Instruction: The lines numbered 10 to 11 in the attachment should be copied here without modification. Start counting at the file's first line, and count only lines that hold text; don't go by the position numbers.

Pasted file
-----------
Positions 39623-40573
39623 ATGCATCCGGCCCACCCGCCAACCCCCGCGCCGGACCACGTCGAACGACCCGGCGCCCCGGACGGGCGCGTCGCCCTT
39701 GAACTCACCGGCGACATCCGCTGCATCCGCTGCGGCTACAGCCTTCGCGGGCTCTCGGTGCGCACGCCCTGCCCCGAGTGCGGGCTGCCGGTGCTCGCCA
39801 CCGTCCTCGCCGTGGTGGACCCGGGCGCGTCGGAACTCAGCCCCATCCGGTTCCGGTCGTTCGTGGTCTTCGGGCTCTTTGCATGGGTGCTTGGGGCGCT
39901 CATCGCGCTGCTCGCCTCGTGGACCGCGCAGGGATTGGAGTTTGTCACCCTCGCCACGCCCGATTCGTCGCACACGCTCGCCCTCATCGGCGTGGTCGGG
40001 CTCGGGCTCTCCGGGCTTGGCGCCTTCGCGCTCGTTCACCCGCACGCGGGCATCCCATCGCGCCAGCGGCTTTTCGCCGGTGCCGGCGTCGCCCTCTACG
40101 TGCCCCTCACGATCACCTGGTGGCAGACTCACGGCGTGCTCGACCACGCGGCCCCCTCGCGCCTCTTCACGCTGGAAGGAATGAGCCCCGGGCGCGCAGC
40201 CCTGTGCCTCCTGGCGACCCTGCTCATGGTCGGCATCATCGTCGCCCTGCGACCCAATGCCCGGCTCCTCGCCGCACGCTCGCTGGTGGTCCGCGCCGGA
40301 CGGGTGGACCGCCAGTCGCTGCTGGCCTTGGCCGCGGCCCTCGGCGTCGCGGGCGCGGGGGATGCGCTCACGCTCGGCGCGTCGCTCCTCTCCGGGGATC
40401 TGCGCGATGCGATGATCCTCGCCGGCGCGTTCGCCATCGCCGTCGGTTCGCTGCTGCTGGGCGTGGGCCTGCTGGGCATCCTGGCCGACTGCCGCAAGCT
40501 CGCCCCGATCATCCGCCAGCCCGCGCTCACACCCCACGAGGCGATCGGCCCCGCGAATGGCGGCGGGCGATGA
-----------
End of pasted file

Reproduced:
40401 TGCGCGATGCGATGATCCTCGCCGGCGCGTTCGCCATCGCCGTCGGTTCGCTGCTGCTGGGCGTGGGCCTGCTGGGCATCCTGGCCGACTGCCGCAAGCT
40501 CGCCCCGATCATCCGCCAGCCCGCGCTCACACCCCACGAGGCGATCGGCCCCGCGAATGGCGGCGGGCGATGA